Transfer and transformation of heavy metals and antibiotics during broiler breeding-manure-composting

Transfer and transformation of heavy metals and antibiotics during broiler breeding-manure-composting
Graphical abstract. Credit: Science of The Total Environment (2022). DOI: 10.1016/j.scitotenv.2021.152808

The substitution of organic fertilizer is the core of "chemical fertilizer reduction" in agriculture, while heavy metals and antibiotics in organic fertilizer are unavoidable environmental risk factors. Intensive farming is the main source of organic fertilizer, but heavy metals and antibiotics enter agro-ecosystem through feed feeding and inoculation and prevention.

Clarifying the transfer efficiency and emission rules of and in the process of livestock breeding, excrement and composting, not only contributes to promoting the development of the diversity of traditional agricultural ecology, but also providing scientific basis for ecological environmental risk analysis in the process of substituting organic fertilizer for chemical fertilizer.

In view of this, a research team led by Chen Xin from the Institute of Applied Ecology of the Chinese Academy of Sciences has recently examined the accumulation of metal elements and the fate and depletion of Doxycycline and Gatifloxacin during the composting process of broiler manure.

The researchers found that the feed of intensive broiler fully conforms to the national health standard (GB13078-2017), as well as under the heavy metal content in the current feed standard, the total amount of heavy metals in manure produced by intensive broiler farming after aerobic composting conforms to the standard of organic in China (NY 525-2021). However, the concentration of Zn exceeds the ecological standard limits of heavy metals in fertilizers established by the European Union and Australia.

In addition, aerobic composting can reduce the bioavailability of heavy metals (Zn, Cu, Pb and Ni) in manure. The two antibiotics changed quite differently during aerobic composting. About 14.96–15.84% of Doxycycline still remained at the end of composting, while Gatifloxacin was almost completely removed within 10 days of composting.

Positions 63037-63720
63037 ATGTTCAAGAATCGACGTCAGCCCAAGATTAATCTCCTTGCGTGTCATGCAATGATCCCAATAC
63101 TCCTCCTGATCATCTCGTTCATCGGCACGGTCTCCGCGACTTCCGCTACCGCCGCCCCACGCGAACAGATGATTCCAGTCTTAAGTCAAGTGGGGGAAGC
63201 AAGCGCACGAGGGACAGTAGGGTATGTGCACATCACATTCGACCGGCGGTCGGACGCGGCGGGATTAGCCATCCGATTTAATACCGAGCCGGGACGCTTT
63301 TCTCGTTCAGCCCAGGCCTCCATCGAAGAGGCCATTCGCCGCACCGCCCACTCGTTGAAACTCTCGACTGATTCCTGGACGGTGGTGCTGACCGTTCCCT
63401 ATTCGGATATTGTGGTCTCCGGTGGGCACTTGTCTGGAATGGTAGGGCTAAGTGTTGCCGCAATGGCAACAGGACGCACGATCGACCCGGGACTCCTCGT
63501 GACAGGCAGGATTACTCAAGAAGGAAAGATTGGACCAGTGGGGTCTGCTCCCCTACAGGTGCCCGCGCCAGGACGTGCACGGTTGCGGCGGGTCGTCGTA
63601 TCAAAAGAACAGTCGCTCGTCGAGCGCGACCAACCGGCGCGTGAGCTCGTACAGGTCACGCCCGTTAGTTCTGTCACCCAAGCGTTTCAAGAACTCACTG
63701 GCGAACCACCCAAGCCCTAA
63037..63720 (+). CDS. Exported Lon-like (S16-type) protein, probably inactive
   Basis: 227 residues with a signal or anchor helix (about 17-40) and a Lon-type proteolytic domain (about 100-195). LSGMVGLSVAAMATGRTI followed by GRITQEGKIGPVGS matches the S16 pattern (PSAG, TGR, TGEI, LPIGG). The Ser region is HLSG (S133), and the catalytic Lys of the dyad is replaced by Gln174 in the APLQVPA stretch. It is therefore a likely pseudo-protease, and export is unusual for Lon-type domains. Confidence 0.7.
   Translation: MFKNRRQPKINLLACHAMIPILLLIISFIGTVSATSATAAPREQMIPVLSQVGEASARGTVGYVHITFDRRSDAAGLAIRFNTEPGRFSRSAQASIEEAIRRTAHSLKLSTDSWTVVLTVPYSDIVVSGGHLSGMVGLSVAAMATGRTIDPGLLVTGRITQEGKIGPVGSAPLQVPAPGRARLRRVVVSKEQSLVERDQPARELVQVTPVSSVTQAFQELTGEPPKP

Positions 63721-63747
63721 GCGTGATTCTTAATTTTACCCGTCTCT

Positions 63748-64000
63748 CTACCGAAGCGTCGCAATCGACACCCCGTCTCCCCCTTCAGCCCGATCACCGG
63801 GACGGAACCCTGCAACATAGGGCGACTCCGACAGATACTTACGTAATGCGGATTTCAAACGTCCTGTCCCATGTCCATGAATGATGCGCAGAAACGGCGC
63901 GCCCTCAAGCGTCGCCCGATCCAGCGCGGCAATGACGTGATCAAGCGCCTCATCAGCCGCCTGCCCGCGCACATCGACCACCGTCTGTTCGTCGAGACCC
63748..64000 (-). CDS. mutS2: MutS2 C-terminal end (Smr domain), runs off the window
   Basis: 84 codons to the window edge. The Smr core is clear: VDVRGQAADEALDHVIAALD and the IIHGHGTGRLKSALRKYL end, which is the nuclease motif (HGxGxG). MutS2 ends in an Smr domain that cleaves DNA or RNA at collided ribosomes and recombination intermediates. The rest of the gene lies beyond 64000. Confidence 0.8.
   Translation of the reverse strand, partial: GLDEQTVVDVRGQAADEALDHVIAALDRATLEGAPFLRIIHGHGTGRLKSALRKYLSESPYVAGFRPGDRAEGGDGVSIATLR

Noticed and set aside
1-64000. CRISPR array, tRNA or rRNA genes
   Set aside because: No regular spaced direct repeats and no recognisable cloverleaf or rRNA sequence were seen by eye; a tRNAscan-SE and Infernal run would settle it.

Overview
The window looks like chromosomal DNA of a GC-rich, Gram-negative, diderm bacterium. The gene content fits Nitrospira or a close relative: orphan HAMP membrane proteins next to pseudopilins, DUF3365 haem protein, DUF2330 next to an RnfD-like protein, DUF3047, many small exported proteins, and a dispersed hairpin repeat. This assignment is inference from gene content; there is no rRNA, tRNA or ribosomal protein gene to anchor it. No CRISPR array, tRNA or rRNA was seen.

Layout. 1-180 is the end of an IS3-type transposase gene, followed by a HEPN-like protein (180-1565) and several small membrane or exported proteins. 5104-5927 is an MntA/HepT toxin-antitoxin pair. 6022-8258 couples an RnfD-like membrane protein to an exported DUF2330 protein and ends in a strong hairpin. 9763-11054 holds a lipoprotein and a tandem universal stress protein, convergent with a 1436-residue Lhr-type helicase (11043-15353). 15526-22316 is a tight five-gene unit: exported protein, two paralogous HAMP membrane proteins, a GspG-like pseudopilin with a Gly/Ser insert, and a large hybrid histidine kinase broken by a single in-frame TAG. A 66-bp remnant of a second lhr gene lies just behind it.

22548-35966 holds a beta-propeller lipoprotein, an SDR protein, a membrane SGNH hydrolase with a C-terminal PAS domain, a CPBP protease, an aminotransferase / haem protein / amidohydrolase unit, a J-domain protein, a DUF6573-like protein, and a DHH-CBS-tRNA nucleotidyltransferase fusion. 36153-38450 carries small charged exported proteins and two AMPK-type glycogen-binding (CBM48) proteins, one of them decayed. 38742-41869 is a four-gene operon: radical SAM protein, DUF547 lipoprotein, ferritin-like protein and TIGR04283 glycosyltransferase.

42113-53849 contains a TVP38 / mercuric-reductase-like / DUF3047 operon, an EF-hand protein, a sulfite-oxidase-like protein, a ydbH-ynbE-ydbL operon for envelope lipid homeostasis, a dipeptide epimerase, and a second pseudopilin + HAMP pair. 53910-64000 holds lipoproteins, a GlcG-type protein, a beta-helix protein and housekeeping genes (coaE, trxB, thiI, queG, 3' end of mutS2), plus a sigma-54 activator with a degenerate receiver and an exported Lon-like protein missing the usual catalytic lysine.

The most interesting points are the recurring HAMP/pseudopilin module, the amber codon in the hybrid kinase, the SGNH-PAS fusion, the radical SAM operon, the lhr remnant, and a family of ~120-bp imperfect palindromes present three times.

According to the researchers, Doxycycline and Gatifloxacin residuals in broiler manure had significant effects on the physicochemical parameters and bacterial community structure during the early stage of composting. The combination of multiple antibiotics leaded to a delayed increase of temperature and pH and a slow break down of nitrogen. Although these effects decreased gradually with the degradation of antibiotics, dominant bacteria that were involved in the composting process such as Actinobacteriota and Bacteroidota were still influenced by multiple antibiotic residuals until the end of composting period. Higher levels of antibiotics were associated with longer effects on bacterial community.

The same effects, however, were not so obvious for fungi (i.e., the combination of these two antibiotics did not significantly promote or inhibit the succession of fungal community structure). Rather, high concentrations of Doxycycline and Gatifloxacin during composting increased species richness.

This study was published in Science of the Total Environment, titled "Effects of multiple antibiotics residues in broiler manure on composting process."

More information: Yongcui Wang et al, Effects of multiple antibiotics residues in broiler manure on composting process, Science of The Total Environment (2022). DOI: 10.1016/j.scitotenv.2021.152808

Journal information: Science of the Total Environment

Citation: Transfer and transformation of heavy metals and antibiotics during broiler breeding-manure-composting (2022, April 8) retrieved 7 December 2022 from https://phys.org/news/2022-04-heavy-metals-antibiotics-broiler-breeding-manure-composting.html
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